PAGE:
The power under standard test conditions (STC) of the photovoltaic module is the maximum output power under laboratory test conditions (solar radiation intensity of 1,000 W / m2, at a temperature of 25ºC, and with a spectrum of AM1.5 ).
However, the real environment is complex and variable, and the power output of the modules is always affected. Due to various factors (detailed later), some losses will inevitably occur, so the module’s output power always ends up being less than its STC power rating. The factors that are likely to affect the output power of the modules are as follows:
1. Solar resource
Sunlight is the basis for the production of photovoltaic energy. Solar radiation conditions vary considerably depending on the region. The nominal output power STC of the module is only achieved under specific conditions of irradiance intensity of 1,000 W / m2, at a temperature of 25ºC and with a spectrum of AM1.5.
When the irradiance is less than 1,000 W / m2, the output power of the PV module is less than its rated STC power (Figure 1). Even in areas with abundant solar energy resources, sufficient light conditions are not always present throughout the day, and irradiance varies considerably between morning and night (Figure 2). Likewise, when the temperature of the module increases, the voltage drop of the module decreases, but the change in current is minimal; therefore, the power of the module decreases when the temperature rises (Figure 3 – Figure 4)
2. Attenuation of the PV module
Based on outdoor dimming analyzes performed using NREL SAM software for more than 2,000 PV modules worldwide, the module dimming rate after the second year varies linearly. The attenuation rate at 25 years ranges between 8% and 14% (Figure 5). In reality, the energy production capacity of the modules decreases each year as the modules degrade.
3. The azimuth of the PV module
The irradiance received by different azimuth angles can alter its production. When the azimuth is 0º facing south (looking at the equator, the best orientation), the irradiance received by the surface of the photovoltaic module is optimal. As the azimuth (in degrees) increases, the real power output of the modules also decreases significantly (Figure 6).
4. Other factors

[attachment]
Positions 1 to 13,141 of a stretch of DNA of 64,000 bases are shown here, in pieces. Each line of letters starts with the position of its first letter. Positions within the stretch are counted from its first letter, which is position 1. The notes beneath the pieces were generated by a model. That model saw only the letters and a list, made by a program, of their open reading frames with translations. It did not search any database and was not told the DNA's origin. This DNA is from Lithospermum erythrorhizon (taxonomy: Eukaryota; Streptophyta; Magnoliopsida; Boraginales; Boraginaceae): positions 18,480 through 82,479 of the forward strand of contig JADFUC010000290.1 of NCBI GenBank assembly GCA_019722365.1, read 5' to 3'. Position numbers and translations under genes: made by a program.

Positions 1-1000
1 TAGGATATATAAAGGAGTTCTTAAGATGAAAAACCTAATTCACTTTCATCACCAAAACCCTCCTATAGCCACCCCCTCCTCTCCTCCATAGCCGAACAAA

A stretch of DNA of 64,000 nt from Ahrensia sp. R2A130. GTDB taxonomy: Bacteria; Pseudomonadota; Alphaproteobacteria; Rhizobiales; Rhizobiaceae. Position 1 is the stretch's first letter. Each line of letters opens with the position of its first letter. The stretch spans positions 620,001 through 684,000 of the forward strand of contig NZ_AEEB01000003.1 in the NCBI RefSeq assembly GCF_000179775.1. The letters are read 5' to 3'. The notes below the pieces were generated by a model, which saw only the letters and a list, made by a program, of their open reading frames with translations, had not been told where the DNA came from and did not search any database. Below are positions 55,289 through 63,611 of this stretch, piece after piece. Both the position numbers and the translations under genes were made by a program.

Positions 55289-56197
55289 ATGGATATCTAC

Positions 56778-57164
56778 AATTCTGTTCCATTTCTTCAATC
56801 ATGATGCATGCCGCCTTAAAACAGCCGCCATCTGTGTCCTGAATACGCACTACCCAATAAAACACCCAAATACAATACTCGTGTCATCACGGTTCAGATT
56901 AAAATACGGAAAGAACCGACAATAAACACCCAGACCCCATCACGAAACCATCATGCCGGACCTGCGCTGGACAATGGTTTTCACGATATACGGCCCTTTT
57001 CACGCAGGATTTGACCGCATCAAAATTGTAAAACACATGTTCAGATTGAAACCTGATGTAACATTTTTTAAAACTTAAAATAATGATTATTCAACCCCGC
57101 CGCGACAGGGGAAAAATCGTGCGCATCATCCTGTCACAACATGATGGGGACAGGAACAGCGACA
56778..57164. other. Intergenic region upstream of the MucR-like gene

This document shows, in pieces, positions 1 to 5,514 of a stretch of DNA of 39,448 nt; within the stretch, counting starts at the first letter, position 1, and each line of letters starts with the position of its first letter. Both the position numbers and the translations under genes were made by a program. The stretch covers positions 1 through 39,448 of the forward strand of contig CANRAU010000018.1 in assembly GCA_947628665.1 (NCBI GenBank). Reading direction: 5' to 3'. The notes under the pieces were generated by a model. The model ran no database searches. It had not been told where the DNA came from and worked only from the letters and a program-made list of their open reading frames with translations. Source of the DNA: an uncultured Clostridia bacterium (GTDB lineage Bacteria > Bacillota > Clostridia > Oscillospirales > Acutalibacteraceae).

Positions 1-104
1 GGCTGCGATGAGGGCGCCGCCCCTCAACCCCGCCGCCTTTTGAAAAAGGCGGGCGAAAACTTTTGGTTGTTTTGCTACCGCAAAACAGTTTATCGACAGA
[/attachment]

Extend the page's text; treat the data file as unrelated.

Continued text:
Soil, traces of salts (for example from the ocean), foreign bodies and shadows on the surface of the photovoltaic modules cause an internal mismatch in the modules. In addition to the degradation of the PV modules, it can happen that the DC cables and connectors wear out, and that the power consumption of the inverter decreases, which reduces the output power of the modules. Based on the analysis of the aforementioned influence factors, according to the traditional 1: 1 capacity ratio design, the maximum energy production of the photovoltaic system is less than its installed capacity, and a certain ratio of over-configuration of the components can Get to compensate for the loss of capacity of the inverter and improve the utilization rate of the converter. Figure 7 illustrates the inverter capacity factor and how it increases with a higher DC / AC ratio. The utilization rate of the inverter is called the capacity factor, and it is defined as the ratio between the actual energy production and the maximum energy production (when the inverter has been operating at full power, its capacity factor is 1.0) .
Simulation of energy production with oversizing of the PV module
To intuitively prove that module oversizing can increase energy production, we have chosen the Hermosillo region of Mexico (29.09 °, -110.98 °), and we have used the NREL SAM software to simulate power limitation and total energy production during the first year with different DC / AC ratios. Model configuration: Module selection. Efficiency module model (Temperature coefficient: -0.4% / ° C Pmp). The meteorological data belongs to the TMY3 collection; system loss: total loss is 1.5% (assumed); This model uses the QS1 from APsystems; this model is appropriate for any region.
Figure 8 shows the simulation results of different CC / CA ratios in the Hermosillo area. The figure shows that as the DC / AC ratio increases, the energy production of the system increases continuously, and the increased energy production always outweighs the energy loss due to power limitation. The figure is a simulation in conditions of optimal inclination of the module and with a true south orientation, and does not consider the attenuation of the module. In fact, the power limitation loss rate is lower.
The main objective of this article is to demonstrate the value of module oversizing. When analyzing the relationship between the following factors, it appears that the real output power of the modules is less than their nominal power. To improve the utilization rate of the inverter, the use of oversizing is considered the best practice. With the example simulation carried out with the NREL SAM software, the data obtained show that the increase in the DC / AC ratio translates into higher energy production. While there may be a power limiting loss, the increased energy production of the system outweighs the power limiting loss.
The optimal DC / AC ratio requires a global analysis of the benefits of system power production, system construction costs, operating and maintenance costs, and asset transformation (including module dimming, etc.) to be able to find a balance between the higher production costs and the revenues from the energy production of the system. A reasonable DC / AC ratio can increase system revenue, reduce system cost per kilowatt hour, and maximize overall revenue.
• This article was published in the November issue of the paper magazine. Here you can download the PDF of the number for free.